A Massachusetts hospital has been denied its insurance claim for Covid-19 related costs and lost revenues under business interruption and disease contamination provisions of its property insurance policy.
U.S. District Judge Nathaniel M. Gorton of the federal court in Boston sided with insurer Continental Casualty Co. in ruling that Lawrence General Hospital (LGH) is not entitled to business interruption coverage because it did not prove it suffered “physical loss or damage” to its property from the Covid-19 virus. Also, the hospital’s disease contamination coverage is not triggered because it was not subject to “an evacuation or decontamination order” as required under that coverage.
LGH operates a nonprofit community hospital in Lawrence, Massachusetts and other facilities in Massachusetts and New Hampshire.
LGH’s insurance policy from Continental provides business interruption coverage and extra expense coverage in the event of “direct physical loss of or damage to” pertinent property. Those provisions are expressly limited to the length of time necessary “to rebuild, repair or replace [the] damaged or destroyed” property. The policy also provides coverages for decontamination expense, contingent business interruption, denial of access by civil authority and ingress-egress that are all contingent upon physical damage to and/or physical loss of property.
The policy also contains a health care endorsement providing disease contamination coverage in the event of “an evacuation or decontamination order at a covered location” arising from the discovery or threat of a communicable disease.
LGH maintains that during the Covid-19 pandemic it changed its operational priorities, delivery of medical care, staffing decisions and cleaning procedures. In the spring of 2020, Massachusetts state officials issued a statewide order to postpone elective surgeries. Such surgeries were allowed to resume, in part, within a few months and then more readily thereafter.
LGH contends that it was forced to “evacuate” its facilities by virtue of those orders and other guidance issued by the Centers for Disease Control and Prevention (CDC). Those so-called “evacuation” orders applied to everyone other than certain emergency personnel and patients requiring essential care, according to the hospital.
LGH further alleges that it was required to incur additional expenses in order to clean and restore its property after the onset of Covid-19. LGH suggests that those expenses were the result of direct physical damage caused by the pervasive presence of the virus at its insured facilities. According to the LGH complaint, the virus physically altered its insured property by forming chemical bonds with surfaces and mixing with air particles.
In April, 2020, LGH filed a claim with Continental for damages it said it suffered beginning in March, 2020. Continental denied coverage in June, 2020, and has not paid any part of LGH’s claim.
In March, 2022, LGH filed its original complaint in the Massachusetts Superior Court for Suffolk County. Continental then removed the case to federal court on diversity grounds.
The primary question before the court was whether LGH has suffered “direct physical loss of or damage to” covered property, which it must do in order to obtain coverage under most of its insurance provisions. Judge Gorton noted that a similar question has been answered by many courts across the country during the past two years, including his own court “but issues raised by variations of policy language, state law and factual allegations continue to appear.”
Continental seeks dismissal of LGH’s business interruption claim on grounds that plaintiff has not pled facts showing direct physical loss of or damage to property.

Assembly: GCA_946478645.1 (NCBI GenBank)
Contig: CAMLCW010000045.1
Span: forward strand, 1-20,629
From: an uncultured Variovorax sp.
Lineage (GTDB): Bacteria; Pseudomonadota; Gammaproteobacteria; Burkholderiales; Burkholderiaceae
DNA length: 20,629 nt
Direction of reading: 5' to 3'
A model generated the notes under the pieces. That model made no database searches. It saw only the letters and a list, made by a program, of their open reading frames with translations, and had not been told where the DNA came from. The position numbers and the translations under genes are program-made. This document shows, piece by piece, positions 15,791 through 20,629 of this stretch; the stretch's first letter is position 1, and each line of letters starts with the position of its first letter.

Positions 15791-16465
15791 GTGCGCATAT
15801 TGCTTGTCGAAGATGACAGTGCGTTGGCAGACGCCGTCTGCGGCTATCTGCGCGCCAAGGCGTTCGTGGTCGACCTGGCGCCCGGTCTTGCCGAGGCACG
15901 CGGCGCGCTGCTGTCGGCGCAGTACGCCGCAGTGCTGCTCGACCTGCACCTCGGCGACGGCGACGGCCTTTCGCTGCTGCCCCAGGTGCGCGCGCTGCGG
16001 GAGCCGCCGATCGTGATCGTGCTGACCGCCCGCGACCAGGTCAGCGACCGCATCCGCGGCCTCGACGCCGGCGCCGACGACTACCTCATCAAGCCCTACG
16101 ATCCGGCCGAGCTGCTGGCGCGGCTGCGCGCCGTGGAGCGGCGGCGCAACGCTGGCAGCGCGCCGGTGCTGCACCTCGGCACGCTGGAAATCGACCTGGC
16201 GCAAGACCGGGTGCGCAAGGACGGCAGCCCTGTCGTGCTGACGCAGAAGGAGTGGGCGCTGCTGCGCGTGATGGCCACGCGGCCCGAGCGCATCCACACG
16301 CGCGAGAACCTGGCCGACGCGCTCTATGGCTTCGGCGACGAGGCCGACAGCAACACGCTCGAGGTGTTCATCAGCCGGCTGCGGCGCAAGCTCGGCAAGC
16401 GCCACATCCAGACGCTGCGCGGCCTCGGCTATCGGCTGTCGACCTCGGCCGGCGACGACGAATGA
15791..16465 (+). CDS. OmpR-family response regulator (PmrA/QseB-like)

The parties also dispute whether LGH is entitled to coverage under the disease contamination coverage. Continental denied coverage because it said LGH was not subject to an evacuation or decontamination order as required.
Verveine Case as Guide
The Massachusetts Supreme Judicial Court and the First Circuit Court of Appeals have both issued decisions on the meaning of “direct physical loss of or damage to property” in the past year. Judge Gorton referenced the first of those cases, Verveine Corp. v. Strathmore Insurance Co., in which the SJC held that the phrase refers to a “distinct, demonstrable, physical alteration of the property.”
The policy in the Verveine case referred to a period of restoration during which the covered property “should be repaired, rebuilt or replaced.” The Verveine ruling held that this phrase “clearly implies” that the property has not experienced physical loss or damage in the first place unless there needs to be active repair or remediation measures to correct the claimed damage.
Judge Gorton noted that the LGH policy contains similar language limiting LGH’s potential recovery for loss or expenses to the length of time it would take “to rebuild, repair or replace [the property that] has been damaged or destroyed”.
The SJC applied the standard of “demonstrable, physical alteration of the property” to the claims in Verveine, crediting the complaint’s premise that the alleged interruption of business was caused by the actual “presence of the virus on surfaces and in the air” rather than by the risk of person-to- person contamination at the premises. The Verveine court nevertheless held that “mere presence does not amount to loss or damage to the property.” Because there was no physical damage to the property and the plaintiffs were not otherwise “deprived of possession of their property,” there was no physical loss.
The Verveine case is also relevant to LGH because it stated that although persistent pollution may constitute physical alteration to property, temporary presence of particles does not. Similarly, as to the presence of a harmful substance on a surface, the SJC drew a distinction between “surface-level contamination that can be removed by simple cleaning” and physical alteration caused by “saturation, ingraining, or infiltration of a substance into the materials of a building.”